Recently, the King County Heroin and Prescription Opiate Addiction Task Force recommended a comprehensive set of strategies to address the growing opioid epidemic. In today’s PH Insider, Dr. Jeff Duchin, Health Officer at Public Health and Task Force Co-Chair shares his thoughts about CHELs. Community Health Engagement Locations (or CHELs) are one of the eight Task Force recommendations. We talk to Dr. Duchin about how they fit in with the other main recommendations and their role as a bridge to treatment access.
Q: We’ve been hearing that heroin and opioid drug use is at crisis levels in King County. How bad is the problem?
Approximately every 36 hours, someone dies from a heroin or opioid drug overdose in King County, and overdoses from these drugs have surpassed automobile accidents as the leading cause of preventable deaths. Each of these deaths is a personal tragedy for the individual and their families and loved ones, and together, they represent a collective tragedy for our community. The impact is particularly striking for youth and young adults – we know from national data that the peak age for initiating opiate misuse is fourteen years.
Q: What can we do about the problem?
To combat this crisis, the Task Force recommended a multi-pronged public health approach. Let’s take a look at the three main categories of recommendations:
Expanding treatment availability is the Task Force’s top priority recommendation so that people can have “treatment on demand.” This means that when someone is ready to start treatment, they can meet with a provider to start treatment as close to where they are located as possible. We also need to ensure everyone has this access regardless of income, race, ethnicity, ability to navigate the health system, housing status, or where the person lives in the County.
Preventing all people, but particularly youth from developing opioid use disorder in the first place is another central focus of the plan. We must raise awareness of the harmful effects of opioid misuse, increase screening for signs of opioid misuse in schools and healthcare settings, and ensure safe storage and disposal of prescription medications because most people who misuse prescription medications access them from a friend or relative’s medicine cabinet.
Third, the Community Health Engagement Locations are one part of the overall strategy that focuses on preventing overdose deaths and improving the health of heroin and opioid drug users, including those that are not yet ready or able to enter treatment.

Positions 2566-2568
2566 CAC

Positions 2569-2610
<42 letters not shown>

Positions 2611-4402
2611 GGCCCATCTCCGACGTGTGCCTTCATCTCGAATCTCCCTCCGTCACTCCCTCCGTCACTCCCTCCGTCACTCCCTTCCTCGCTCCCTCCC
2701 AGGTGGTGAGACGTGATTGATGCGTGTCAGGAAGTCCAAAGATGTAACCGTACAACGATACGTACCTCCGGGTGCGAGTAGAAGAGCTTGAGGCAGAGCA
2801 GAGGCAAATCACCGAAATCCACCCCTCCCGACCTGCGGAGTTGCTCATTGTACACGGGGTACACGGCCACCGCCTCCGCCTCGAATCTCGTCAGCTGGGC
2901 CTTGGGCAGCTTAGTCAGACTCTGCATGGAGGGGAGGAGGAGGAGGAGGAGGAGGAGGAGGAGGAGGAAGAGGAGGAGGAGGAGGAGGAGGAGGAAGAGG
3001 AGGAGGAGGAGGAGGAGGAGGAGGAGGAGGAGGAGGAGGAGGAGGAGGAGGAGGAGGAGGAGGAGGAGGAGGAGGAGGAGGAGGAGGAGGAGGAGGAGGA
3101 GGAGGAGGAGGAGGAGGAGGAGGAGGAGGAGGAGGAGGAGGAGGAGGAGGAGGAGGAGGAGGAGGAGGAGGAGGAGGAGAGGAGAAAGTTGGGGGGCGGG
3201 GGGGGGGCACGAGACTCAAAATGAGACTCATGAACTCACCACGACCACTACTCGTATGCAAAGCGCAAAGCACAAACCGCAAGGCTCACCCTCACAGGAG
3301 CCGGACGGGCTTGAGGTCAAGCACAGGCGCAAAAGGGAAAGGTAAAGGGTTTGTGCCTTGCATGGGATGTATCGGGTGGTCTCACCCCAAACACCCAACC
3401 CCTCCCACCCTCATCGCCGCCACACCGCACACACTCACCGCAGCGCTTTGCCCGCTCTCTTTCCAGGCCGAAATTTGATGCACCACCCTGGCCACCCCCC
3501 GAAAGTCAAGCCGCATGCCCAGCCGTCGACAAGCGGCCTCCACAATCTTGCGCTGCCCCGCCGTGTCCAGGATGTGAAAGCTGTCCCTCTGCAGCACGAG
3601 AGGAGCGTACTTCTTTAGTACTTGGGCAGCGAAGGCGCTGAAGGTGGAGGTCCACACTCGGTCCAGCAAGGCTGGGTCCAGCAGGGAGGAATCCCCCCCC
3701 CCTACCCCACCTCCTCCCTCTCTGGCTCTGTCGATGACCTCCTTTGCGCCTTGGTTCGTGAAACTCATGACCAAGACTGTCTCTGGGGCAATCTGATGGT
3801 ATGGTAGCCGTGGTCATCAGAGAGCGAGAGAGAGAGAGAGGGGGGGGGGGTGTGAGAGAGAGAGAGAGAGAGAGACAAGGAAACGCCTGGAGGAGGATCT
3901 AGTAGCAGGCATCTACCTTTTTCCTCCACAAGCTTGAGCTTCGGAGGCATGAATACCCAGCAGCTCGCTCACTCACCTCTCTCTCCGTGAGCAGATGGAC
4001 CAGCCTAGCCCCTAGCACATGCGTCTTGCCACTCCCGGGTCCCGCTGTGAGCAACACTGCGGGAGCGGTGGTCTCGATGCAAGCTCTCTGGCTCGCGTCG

The complete set of Task Force Recommendations, including CHEL sites, has been approved by the King County Executive, the Mayor of Seattle, the King County Board of Health, the King County Prosecuting Attorney’s Office, and the King County Sheriff’s Office.
Q: What is a CHEL site?
Our approach to fighting the heroin and opioid crisis recognizes not only the priority areas of prevention and treatment expansion, but also the need to reduce the harms of addiction for people who are currently not ready or able to enter treatment – we know from the 2015 Washington State Syringe Exchange Survey that a third of injecting drug users not currently in treatment were not yet ready to start it.
CHEL sites (sometimes referred to as supervised injection facilities) are an extension of the public health harm reduction approach widely used by needle exchange programs. Needle exchange reduced the harms of injection drug use by preventing blood borne infections like HIV. Early adoption of syringe exchange programs in Washington state prevented the HIV epidemic from taking hold among injecting drug user’s like it did in other areas of the country.
CHEL sites provide a safe and hygienic space for consumption of drugs under the supervision of a healthcare professional trained in overdose response and safer drug consumption practices. In addition to treatment for drug overdoses, a CHEL provides access to addiction treatment, and medical, behavioral health, and social services (such as housing assistance), either directly on-site or through referrals.
CHEL services are targeted towards caring for the most marginalized and vulnerable persons in our community, including persons who are homeless and those who may have mental health problems such as depression or anxiety disorders. CHEL sites do not provide drugs, staff will not administer illicit drugs, and clients are not allowed to buy, sell or exchange drugs.
Q: What are the main goals of the CHELs?
There are three main goals.